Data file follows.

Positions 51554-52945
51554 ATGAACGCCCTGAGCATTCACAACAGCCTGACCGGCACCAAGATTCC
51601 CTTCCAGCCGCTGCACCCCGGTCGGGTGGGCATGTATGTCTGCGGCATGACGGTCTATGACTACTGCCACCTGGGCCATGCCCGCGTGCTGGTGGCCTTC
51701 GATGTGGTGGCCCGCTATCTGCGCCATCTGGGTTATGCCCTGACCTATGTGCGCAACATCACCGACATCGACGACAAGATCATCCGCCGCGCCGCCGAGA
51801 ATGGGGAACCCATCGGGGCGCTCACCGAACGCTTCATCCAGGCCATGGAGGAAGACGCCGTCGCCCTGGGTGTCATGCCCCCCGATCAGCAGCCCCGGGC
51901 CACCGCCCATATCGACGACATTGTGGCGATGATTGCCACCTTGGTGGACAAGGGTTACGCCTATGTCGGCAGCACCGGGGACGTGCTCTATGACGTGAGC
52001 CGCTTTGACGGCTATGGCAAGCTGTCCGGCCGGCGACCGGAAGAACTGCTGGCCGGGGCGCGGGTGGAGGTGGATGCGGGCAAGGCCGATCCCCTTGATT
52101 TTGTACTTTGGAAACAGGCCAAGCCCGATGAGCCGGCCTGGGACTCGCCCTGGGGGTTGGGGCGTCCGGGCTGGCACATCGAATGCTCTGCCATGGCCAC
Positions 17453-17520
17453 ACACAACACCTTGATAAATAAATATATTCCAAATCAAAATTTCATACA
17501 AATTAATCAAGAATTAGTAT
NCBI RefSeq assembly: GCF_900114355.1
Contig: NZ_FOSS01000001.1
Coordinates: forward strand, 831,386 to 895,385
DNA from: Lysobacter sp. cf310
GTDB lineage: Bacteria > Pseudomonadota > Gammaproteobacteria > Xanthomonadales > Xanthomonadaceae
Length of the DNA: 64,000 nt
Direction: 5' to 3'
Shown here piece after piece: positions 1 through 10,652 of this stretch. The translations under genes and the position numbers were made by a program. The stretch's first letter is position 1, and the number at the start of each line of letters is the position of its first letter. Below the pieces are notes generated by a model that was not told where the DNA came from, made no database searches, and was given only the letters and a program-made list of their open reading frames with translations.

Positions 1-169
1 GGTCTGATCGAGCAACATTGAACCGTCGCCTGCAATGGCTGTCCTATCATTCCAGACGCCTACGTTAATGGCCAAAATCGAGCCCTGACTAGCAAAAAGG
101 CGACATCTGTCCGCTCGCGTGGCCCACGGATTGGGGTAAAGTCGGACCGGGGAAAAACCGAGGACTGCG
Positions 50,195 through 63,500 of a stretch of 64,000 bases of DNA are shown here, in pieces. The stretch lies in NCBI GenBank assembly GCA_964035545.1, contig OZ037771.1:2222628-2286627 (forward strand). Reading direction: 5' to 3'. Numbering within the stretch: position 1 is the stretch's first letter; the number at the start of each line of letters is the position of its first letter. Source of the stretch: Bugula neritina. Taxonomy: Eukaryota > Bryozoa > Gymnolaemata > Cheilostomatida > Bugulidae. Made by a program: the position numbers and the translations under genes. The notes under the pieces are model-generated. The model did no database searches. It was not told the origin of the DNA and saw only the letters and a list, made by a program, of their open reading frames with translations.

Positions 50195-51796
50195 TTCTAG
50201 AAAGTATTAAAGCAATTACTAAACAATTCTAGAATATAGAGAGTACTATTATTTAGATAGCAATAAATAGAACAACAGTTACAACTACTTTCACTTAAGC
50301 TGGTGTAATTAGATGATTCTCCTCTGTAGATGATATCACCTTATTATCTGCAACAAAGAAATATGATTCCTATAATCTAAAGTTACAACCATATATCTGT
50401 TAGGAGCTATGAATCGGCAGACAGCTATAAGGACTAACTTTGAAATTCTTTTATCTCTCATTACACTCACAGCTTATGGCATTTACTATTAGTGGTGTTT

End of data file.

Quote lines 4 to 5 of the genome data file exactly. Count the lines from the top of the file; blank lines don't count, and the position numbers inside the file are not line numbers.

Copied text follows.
51701 GATGTGGTGGCCCGCTATCTGCGCCATCTGGGTTATGCCCTGACCTATGTGCGCAACATCACCGACATCGACGACAAGATCATCCGCCGCGCCGCCGAGA
51801 ATGGGGAACCCATCGGGGCGCTCACCGAACGCTTCATCCAGGCCATGGAGGAAGACGCCGTCGCCCTGGGTGTCATGCCCCCCGATCAGCAGCCCCGGGC